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Wisconsin Cheese Makers' Association / Proceedings of the Wisconsin Cheese Makers' Association thirty-third annual convention December 10, 11, 12, 1924 assembled in the Milwaukee Auditorium, Milwaukee, Wisconsin

Ubbelohde, T. A.
Why some co-operative factories fail and others succeed,   pp. 54-57 PDF (1.0 MB)

Page 56

factory it requires an awful sight of hard work. You have got tc
push all the time. And you talk to the farmers-some men have the
unhappy faculty of saying the wrong thing unitentionally-they may
mean well enough.
To illustrate this, I want to tell you what happened at a factory
I was at, and at an annual meeting of one of them. The cheese
maker was a good maker; he was a little bit nervous-an old fellow.
He says: "well what are you going to charge us for making this
year, are you going to make it a little bit cheaper?" Mind you,
this man had no intention of cutting down on the making price.
He was an old Irishman and he liked a little fun. He says: "are
you going to make a little cheaper for us?" and Ed. says: "No."
He says: I can't do it. The cheese maker comes first; what is left
goes to the farmer." There was no tact in that remark. That is
practically what happens at the cheese factory. You make for a
certain amount per pound and that much you take out what is left
naturally goes to the farmer. This man stated it. His statement
was correct enough, only it was unfortunate the way he stated it.
That was his own lack of tact, and there was a row right straight
off. This man had to sell his factory a few years afterward be-
cause he couldn't get along. He was a good man-perfectly straight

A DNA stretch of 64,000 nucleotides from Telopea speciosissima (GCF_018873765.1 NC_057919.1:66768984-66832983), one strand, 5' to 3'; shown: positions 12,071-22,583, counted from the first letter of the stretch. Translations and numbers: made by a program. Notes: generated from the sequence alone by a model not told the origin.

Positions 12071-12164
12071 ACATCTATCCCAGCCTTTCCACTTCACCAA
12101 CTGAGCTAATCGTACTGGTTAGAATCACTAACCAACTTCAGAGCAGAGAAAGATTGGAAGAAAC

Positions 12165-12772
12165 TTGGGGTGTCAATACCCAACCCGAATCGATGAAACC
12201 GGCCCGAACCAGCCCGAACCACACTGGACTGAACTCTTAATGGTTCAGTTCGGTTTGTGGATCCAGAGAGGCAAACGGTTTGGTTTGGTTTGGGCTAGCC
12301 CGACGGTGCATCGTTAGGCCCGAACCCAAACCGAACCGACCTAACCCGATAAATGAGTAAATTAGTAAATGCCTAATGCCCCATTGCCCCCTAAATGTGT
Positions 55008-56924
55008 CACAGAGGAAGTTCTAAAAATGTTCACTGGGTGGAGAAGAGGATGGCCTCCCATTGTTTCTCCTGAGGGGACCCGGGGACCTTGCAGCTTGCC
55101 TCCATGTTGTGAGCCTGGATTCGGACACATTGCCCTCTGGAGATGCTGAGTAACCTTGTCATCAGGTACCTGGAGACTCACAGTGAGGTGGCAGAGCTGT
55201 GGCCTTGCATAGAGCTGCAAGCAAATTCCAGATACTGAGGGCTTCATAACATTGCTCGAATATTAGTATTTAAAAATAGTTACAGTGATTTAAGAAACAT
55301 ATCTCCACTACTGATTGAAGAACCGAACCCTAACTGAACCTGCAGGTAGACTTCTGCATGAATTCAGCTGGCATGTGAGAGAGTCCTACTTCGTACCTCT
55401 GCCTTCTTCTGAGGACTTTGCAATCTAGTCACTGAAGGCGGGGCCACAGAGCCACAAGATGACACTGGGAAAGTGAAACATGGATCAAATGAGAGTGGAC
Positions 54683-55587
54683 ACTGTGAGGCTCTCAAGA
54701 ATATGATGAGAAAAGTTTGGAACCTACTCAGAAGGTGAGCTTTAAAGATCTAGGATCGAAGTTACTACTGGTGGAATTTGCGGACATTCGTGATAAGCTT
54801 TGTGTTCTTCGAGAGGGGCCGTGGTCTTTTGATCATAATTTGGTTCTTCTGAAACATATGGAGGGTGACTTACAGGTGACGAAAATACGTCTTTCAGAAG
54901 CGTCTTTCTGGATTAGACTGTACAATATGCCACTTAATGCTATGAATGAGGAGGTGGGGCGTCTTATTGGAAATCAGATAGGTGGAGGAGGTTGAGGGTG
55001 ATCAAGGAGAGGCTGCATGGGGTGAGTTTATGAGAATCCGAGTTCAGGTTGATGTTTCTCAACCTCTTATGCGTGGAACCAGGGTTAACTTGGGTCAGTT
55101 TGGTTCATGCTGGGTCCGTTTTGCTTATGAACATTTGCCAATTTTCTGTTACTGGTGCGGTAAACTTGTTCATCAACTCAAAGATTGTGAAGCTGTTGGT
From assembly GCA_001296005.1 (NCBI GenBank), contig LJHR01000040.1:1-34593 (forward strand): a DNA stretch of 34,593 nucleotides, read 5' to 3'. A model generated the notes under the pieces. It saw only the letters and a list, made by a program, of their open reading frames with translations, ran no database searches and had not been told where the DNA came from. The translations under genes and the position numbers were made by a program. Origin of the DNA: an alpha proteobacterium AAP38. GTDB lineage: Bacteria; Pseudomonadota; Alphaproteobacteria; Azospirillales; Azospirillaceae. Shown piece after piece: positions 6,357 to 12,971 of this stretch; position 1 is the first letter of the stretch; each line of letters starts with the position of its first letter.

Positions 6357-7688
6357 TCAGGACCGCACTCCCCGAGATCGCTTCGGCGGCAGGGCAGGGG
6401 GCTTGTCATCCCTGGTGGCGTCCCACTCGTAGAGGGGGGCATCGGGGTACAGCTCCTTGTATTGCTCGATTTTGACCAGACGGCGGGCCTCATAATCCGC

-made a good cheese-kept a good factory but lacked tact.
Another thing, our cheese factories aren't large enough. We have
got pretty nearly where we should get larger factories. They
should be good enough to cut down overhead expenses.
The returns to their farms just now is very light. In our sec-
tion this Fall they have been getting-a good herd of cows has
netted about 7% net profit-7% a hundred. That is about all. Feed
and labor is high. The farmer can't pay any more. The cheese
maker can't make for any less. He don't get hardly enough now.
The only solution I can see is to increase the size of the factory-
to cut down overhead expenses. There are many things that are
required in a 4, 5 and 6 thousand pound factory that would answer
for a factory many times that size without any extra expense. If
the farmers buy several cheese factories and build one first-class
co-operative cheese factory they can back these problems-they can
finance it. The farmers could do it-they could buy a cheese factory
and use the apparatus in the factory and get larger factories. Up
until lately the roads were bad-the farmers hauled the milk with
horses-they couldn't afford to go any long distance. Most of our
roads are pretty fair now. We haul our milk in trucks. In our
section of the country most milk is delivered to the cheese factory in
Ford trucks so the distance is not much of a hardship, but the roads
are very bad in the winter time. Whether this will be done or
not I don't know but I think our cheese factories ought to be big
enough to have a first class man in the cheese factory and pay him a
first class salary.
The Secretary: Mr. Chairman, there has been a request made
from several members who inquired, who distributed this yellow

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